Song Il-gon’s Feathers in the Wind: delicate and moving

So-yeon with her peacock feather
So-yeon with her peacock feather

The second Song Il-gon screening this month lived up to my high expectations. Feathers in the Wind has many similarities Song Il-gon’s beautiful debut Flower Island but still contains plenty that provokes thought in its own right. Like Flower Island, the destination is a southern island – this time the real island of Udo off the east coast of Jejudo – which again is inhabited by a woman who brings healing – in this case someone who runs an isolated motel. Film-maker Jang Hyun-seong is headed there to keep an appointment he made with his former lover ten years ago, not knowing whether she will be there or not, but not really needing to know.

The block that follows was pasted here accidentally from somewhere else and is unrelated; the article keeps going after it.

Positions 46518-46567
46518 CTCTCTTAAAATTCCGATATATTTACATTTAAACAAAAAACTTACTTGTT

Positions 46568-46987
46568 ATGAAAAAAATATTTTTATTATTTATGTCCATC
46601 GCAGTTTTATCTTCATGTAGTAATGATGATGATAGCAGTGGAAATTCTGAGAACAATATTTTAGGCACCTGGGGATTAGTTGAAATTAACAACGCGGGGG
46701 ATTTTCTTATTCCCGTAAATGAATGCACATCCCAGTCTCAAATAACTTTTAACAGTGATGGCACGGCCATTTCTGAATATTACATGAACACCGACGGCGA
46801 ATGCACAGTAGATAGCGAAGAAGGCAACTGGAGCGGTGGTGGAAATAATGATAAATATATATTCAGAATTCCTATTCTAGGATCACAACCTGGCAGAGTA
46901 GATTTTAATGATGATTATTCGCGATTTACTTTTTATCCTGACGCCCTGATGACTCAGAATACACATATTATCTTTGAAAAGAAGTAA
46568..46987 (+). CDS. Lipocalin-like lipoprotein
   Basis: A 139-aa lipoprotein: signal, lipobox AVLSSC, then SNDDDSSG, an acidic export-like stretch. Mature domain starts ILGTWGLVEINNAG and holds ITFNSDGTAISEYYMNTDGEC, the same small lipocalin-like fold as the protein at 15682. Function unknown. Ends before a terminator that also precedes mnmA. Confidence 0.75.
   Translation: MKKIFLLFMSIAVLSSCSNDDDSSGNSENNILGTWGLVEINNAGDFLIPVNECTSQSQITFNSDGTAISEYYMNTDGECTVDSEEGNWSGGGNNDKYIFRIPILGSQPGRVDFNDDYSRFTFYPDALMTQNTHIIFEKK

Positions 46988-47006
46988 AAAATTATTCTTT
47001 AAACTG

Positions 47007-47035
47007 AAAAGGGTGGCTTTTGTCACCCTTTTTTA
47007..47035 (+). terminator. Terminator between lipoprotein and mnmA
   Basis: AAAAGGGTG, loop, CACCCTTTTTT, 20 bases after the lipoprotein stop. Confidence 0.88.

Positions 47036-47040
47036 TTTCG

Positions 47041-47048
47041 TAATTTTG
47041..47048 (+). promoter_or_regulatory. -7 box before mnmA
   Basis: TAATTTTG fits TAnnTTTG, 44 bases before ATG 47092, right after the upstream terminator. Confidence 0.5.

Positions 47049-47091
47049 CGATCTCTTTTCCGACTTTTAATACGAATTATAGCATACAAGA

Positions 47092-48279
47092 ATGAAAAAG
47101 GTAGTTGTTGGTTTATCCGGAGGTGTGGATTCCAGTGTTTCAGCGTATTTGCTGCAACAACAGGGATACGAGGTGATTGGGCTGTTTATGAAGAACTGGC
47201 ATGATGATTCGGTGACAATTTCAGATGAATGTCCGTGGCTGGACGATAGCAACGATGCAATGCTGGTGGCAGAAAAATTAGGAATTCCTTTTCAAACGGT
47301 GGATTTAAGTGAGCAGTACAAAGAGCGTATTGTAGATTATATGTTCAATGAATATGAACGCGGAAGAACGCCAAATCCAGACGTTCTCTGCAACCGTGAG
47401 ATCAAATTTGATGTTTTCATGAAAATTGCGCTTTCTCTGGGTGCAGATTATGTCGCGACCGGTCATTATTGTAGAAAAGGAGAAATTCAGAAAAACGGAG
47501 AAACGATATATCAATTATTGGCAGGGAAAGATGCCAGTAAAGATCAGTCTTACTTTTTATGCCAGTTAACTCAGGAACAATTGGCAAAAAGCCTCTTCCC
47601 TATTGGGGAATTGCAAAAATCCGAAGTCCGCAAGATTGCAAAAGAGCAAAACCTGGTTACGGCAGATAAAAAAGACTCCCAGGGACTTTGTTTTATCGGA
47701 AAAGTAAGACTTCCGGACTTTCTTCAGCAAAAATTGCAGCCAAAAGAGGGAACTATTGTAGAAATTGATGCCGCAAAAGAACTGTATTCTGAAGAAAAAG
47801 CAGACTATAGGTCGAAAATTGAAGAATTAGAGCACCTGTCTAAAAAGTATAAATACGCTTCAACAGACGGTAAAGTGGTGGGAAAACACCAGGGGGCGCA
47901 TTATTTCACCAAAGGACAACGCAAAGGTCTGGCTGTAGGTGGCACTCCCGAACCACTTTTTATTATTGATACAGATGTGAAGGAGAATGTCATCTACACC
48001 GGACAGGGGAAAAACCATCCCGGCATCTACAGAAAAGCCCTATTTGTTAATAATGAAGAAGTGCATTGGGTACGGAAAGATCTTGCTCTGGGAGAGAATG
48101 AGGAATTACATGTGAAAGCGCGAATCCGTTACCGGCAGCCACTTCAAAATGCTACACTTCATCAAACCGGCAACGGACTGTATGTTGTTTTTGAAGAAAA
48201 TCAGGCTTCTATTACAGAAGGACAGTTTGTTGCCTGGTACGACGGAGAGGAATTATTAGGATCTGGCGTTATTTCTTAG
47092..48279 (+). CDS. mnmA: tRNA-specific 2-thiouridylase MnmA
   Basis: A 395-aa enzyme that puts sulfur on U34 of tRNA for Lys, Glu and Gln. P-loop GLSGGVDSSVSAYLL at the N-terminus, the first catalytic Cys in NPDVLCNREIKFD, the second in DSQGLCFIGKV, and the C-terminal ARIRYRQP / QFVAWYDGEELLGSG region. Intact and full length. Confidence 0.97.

Hyun-seong remembers his past love and tries to get over his writer's block on Udo
Hyun-seong remembers his past love and tries to get over his writer's block on Udo

There are fewer quirks than Flower Island, the main mysteries being why there’s a peacock wondering around windy beach which provides the feathers for So-yeon’s hair, why So-yeon’s imaginary but beautiful tango partner is female, and why So-yeon’s uncle was suddenly abandoned by his wife. Despite the mysteries, the work is more straightforward than but just as beautiful as Flower Island, whether visually, aurally or emotionally.

An imaginary tango for two
An imaginary tango for two

In fact the loose ends are tied up almost too well. I thought the contents of the letter from Hyun-seong’s former lover, left in the piano, were going to remain undisclosed. But almost as an afterthought we get to hear why So-yeon couldn’t keep her promise. We could equally well have been left to guess. Whatever, this is a touching film, almost too short at 70 minutes, though originally it was intended to be only 30 minutes long. Shame it’s virtually impossible to get on DVD now.

Song Il-gon (송일곤): Feathers in the Wind (깃) (2004) SterneSterneSterneSterneSterne

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